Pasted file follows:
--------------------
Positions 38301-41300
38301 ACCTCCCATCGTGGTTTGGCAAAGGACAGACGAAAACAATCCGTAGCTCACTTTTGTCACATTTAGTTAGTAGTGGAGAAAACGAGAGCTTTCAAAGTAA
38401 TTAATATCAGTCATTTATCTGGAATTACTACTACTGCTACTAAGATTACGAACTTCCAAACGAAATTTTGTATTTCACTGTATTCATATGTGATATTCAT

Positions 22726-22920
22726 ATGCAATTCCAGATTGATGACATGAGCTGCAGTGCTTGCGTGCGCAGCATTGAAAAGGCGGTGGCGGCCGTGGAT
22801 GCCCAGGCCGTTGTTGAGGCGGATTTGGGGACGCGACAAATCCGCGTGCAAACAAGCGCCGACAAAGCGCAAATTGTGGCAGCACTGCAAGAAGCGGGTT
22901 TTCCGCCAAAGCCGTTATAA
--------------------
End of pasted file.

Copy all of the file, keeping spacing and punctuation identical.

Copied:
Positions 38301-41300
38301 ACCTCCCATCGTGGTTTGGCAAAGGACAGACGAAAACAATCCGTAGCTCACTTTTGTCACATTTAGTTAGTAGTGGAGAAAACGAGAGCTTTCAAAGTAA
38401 TTAATATCAGTCATTTATCTGGAATTACTACTACTGCTACTAAGATTACGAACTTCCAAACGAAATTTTGTATTTCACTGTATTCATATGTGATATTCAT

Positions 22726-22920
22726 ATGCAATTCCAGATTGATGACATGAGCTGCAGTGCTTGCGTGCGCAGCATTGAAAAGGCGGTGGCGGCCGTGGAT
22801 GCCCAGGCCGTTGTTGAGGCGGATTTGGGGACGCGACAAATCCGCGTGCAAACAAGCGCCGACAAAGCGCAAATTGTGGCAGCACTGCAAGAAGCGGGTT
22901 TTCCGCCAAAGCCGTTATAA